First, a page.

I’ve mentioned before that the one tattoo I would ever get is a beautiful calligraphic rendition of the Hebrew word, HESED. Instead of getting inked, my daughter made a clerical stole with the Hebrew word on it. She invited congregation members to sign the back of it! It takes several of our words to capture the meaning of it. Sometimes words are put together in pairs to convey the proper meaning. The translation I like is “lovingkindness.” Hesed described the kind of love God has for us. We hear it in our reading from Exodus today, when Moses is getting to know this God who asked him to side with his own people, the Jews, and put his life (and sanity!) at risk by leading them. Up on the mountain top for the second time (since the first time he came down with the tablets of the law in hand, they were dancing around a golden calf), Moses meets God. This divine being offers a brief resume to Moses who is already fed up with his people. God reassures him, encourages him by saying, “The Lord, the Lord, a God merciful and gracious, slow to anger, and abounding in steadfast love and faithfulness, keeping steadfast love for thousands, forgiving iniquity and transgression and sin…”

God’s true nature is described as “hesed”: loving kindness, devotion, loyalty, mercy and goodness. It’s used some 250 times in the Old Testament. Its frequency should profoundly affect how we view God, not as a vengeful deity watching for us to trip up. Rather, we meet a loving Parent who, even after a transgression as egregious as dancing around a golden calf, assures us of love! Generations have carried that God of hesed love in their hearts and shared that faith with their children and grandchildren. What a gift it is for us to know that these are God’s attributes that we are encouraged to share with others.

The first picture to go up on the walls of my office at First Congregational Church of Rockford, United Church of Christ—and the last to leave—was this block print done by Japanese artist, Sadao Watanabe.  When I was installed as pastor at this church, my father presented it to me. Watanabe was a Christian who depicted Biblical themes in his artwork. He was very popular when my parents were living in Japan. This image is of the prophet Elijah dropping his cloak down to the fledgling prophet, Elisha. Elijah is whisked off in a chariot of fire, entrusting his spiritual legacy to the one who had studied under him. I began my service at First Congregational with the blessing of my parents. My father’s ample gifts for ministry certainly shaped my leadership with this beloved congregation. He loved to teach and preach from the Bible, always finding ways that the message was relevant for the here and now. He led with creativity and a unifying spirit. My mother served alongside of him, quietly caring for those in the church with supportive words and prayer. I am so grateful for the mantel of ministry they passed on to me. I met the God of HESED in my childhood home and rejoice in how our congregation taught our children and youth about God’s lovingkindness. On mission trips, in VBS, in supporting Compassion children in other parts of the world, by leading zoom Sunday School classes during a global pandemic, we were faithful to the mandate of sharing the gospel with all generations.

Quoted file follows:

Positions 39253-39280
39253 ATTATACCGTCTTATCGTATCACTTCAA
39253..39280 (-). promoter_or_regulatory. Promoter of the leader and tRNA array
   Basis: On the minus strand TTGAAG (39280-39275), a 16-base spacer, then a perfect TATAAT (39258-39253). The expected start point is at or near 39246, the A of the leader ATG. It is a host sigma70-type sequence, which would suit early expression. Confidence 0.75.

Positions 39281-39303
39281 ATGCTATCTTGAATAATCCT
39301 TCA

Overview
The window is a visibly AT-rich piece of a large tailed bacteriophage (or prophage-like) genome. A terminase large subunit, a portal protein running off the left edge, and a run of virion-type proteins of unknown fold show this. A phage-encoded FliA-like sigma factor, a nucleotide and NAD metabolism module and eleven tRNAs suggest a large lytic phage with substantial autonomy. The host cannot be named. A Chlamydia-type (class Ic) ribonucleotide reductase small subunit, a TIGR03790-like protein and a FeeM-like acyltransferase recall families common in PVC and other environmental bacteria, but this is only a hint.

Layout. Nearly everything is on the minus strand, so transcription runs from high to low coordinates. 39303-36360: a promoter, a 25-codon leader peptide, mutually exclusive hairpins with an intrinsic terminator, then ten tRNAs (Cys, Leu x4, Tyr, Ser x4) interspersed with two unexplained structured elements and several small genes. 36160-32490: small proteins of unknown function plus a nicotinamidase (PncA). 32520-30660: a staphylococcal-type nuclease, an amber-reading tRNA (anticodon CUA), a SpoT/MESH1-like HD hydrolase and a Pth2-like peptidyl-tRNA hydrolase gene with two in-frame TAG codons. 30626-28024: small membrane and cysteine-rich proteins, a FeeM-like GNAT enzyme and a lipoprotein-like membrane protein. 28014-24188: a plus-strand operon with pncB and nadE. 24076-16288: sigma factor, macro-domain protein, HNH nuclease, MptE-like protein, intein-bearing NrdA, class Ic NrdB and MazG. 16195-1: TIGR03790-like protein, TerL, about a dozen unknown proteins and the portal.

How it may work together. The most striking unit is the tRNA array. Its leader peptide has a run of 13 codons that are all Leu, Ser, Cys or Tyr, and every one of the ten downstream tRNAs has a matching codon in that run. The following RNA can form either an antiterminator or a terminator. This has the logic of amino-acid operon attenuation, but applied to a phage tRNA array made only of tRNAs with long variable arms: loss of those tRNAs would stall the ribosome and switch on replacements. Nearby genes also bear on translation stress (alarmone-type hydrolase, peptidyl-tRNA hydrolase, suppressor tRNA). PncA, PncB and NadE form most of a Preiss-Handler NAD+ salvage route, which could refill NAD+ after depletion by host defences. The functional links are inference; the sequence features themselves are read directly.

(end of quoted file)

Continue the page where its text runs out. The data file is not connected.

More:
The writer of Hebrews reminds us that we are surrounded by a great cloud of witnesses who inspire and equip us to live our Christian faith. I’ve talked with church members whose loved ones have died. They described how, in their last days, their loved ones began to interact with an unseen world. They sometimes mentioned names of family members who had died earlier. These invisible interactions sometimes brought smiles to their faces, something you would not expect to see in a dying individual. Our faith reminds us that there is something spiritual going on that is so much greater than anything we can see or imagine. We stand in awe in privileged moments when this world and the next seem to converge and the distance between us is momentarily bridged. In our congregation, we meet in a space that has nourished generations! Just as they carried in with them the influence of their ancestors, we bring with us each week the presence of those in our lives who witnessed to God’s HESED. That cloud of witnesses is closer than we think, encouraging and equipping us for the tasks at hand. The Apostles’ Creed speaks of the “quick and the dead.” Some of us may not feel quick but we are not dead! We are the living, moving, breathing Body of Christ called to witness, on this side of heaven, to eternal truths that give us hope. The work my congregation and I offered was to faithfully instill a sense of the holy in the midst of ordinary daily experiences. It is most often in the small gestures that we meet the God of HESED and can offer the ongoing refrain, like the writer of the 136th Psalm, “God’s steadfast love endures forever!”